Those of us who use Dorico daily keep adding bits as pieces (expression maps, drum maps, techniques, etc.) as we compose. Like with our old DAW setup…Dorico gets a little smarter as we teach him how to talk to our libraries and interpret things the way we like. Personally…it’s still a DAW job when it comes to polishing off and mastering a decent mock-up. To me, there’s still no substitute for using at lest ‘some’ live musicians in the mix…even if it’s just a couple of principal players…plus…at some point the project typically needs to be synced with other media, or mastered to a target format anyway…so I work in Dorico when I need printed music, and in my DAW when it needs to be ‘heard’ at the highest quality.
So…for ‘the ear’, and for ‘welding and melding’ multi-media together…the DAW remains king, and will for quite some time. Power for price ratio is still untouchable. As pricey as a leading DAW like Cubase Pro can be…it’s amazing what all comes in the BOX!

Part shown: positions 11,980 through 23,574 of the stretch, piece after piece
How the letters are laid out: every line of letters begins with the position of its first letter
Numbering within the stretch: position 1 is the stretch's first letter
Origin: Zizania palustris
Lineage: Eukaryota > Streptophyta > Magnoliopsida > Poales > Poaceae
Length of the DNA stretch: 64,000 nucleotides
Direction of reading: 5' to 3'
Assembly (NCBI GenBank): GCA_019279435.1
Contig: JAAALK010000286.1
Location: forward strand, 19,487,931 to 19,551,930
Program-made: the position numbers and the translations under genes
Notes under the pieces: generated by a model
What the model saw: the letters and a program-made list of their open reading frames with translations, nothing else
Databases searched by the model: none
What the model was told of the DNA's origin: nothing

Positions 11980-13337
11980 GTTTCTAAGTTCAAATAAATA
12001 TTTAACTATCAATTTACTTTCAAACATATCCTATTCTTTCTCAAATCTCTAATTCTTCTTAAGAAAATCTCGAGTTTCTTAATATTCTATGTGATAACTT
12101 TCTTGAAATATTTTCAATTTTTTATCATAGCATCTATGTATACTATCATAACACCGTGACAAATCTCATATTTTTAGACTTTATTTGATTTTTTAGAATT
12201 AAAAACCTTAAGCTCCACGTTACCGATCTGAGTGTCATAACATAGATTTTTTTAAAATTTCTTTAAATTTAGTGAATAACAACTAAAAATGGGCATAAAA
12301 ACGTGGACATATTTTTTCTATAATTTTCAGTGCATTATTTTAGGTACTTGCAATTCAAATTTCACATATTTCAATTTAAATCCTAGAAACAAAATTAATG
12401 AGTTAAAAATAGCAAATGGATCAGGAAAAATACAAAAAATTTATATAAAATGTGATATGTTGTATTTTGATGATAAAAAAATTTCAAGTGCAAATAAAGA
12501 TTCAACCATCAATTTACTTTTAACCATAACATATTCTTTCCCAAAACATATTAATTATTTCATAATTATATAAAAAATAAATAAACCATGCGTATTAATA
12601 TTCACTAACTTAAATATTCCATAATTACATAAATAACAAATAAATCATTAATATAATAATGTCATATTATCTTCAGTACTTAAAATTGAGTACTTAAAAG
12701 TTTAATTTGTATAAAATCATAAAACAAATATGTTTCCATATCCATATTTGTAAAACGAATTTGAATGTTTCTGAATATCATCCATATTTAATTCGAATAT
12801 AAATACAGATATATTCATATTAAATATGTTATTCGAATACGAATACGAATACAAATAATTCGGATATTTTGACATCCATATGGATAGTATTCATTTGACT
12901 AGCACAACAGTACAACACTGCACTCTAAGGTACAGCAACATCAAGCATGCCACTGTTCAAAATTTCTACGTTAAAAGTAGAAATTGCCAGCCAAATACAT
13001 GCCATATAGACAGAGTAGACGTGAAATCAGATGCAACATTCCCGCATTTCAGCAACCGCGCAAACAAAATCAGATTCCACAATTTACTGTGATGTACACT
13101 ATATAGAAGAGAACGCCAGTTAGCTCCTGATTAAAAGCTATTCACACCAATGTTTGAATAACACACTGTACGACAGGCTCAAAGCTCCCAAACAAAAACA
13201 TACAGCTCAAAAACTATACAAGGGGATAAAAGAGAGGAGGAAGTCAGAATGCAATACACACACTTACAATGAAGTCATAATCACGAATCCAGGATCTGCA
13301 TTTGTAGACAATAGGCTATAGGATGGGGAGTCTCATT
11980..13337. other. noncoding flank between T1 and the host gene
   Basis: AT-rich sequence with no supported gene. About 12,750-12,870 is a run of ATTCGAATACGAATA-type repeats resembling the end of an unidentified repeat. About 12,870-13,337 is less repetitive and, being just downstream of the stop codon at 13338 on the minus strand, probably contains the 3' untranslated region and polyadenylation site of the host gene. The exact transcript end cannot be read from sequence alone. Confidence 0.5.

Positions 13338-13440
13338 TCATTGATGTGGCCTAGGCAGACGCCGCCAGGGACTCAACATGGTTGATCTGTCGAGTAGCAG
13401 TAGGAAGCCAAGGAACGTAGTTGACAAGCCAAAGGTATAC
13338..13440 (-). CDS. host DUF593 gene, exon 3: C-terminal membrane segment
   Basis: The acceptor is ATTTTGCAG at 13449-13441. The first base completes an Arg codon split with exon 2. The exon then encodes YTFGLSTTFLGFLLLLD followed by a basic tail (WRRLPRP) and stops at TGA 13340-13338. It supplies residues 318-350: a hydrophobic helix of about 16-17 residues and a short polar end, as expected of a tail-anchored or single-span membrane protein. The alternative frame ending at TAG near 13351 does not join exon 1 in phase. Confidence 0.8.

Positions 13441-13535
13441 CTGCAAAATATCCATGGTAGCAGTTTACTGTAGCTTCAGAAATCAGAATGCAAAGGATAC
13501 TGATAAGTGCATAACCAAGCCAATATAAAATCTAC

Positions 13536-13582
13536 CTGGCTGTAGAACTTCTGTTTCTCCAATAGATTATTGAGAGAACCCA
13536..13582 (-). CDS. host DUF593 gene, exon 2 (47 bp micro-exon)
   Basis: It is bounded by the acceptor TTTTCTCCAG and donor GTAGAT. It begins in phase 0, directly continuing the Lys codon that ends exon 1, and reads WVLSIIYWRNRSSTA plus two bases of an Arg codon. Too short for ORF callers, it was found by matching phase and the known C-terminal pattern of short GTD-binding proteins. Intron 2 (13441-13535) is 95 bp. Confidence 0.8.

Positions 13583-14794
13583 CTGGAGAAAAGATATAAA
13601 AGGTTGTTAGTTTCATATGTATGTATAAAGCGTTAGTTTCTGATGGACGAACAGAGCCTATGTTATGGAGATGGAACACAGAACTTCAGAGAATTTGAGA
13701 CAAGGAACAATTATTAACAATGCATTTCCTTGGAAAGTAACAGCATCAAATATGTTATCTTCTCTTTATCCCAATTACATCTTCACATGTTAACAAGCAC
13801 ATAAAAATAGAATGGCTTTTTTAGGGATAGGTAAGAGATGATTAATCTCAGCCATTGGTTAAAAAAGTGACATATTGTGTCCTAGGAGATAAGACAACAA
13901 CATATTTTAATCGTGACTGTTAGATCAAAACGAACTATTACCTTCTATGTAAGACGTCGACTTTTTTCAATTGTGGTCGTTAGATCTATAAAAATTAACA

For publishing scores/parts, creative inspiration, ease of use, intuitive work-flow (for those with traditional backgrounds in music notation/theory), Dorico is hitting a home run for me.
Thank you everybody for your detailed responses. It seems like for now, we’ll still need both types of software. Maybe someday in the future, we’ll have a scoring DAW that does it all, but sounds like we’re not there yet.
Dorico is definitely heading in the right direction, though, and is the closest anyone has gotten so far with a notation program, so I wish them all the encouragement I can muster to keep fortifying this DAW-like functionality! Would love to ultimately be able to move all my VST’s to Dorico and go back to writing from actual notation again instead of relying first upon the piano roll in Logic! In the meantime, the combination of Dorico with Note Performer is an incredible stopgap (given Dorico’s power and Note Performer’s expressiveness).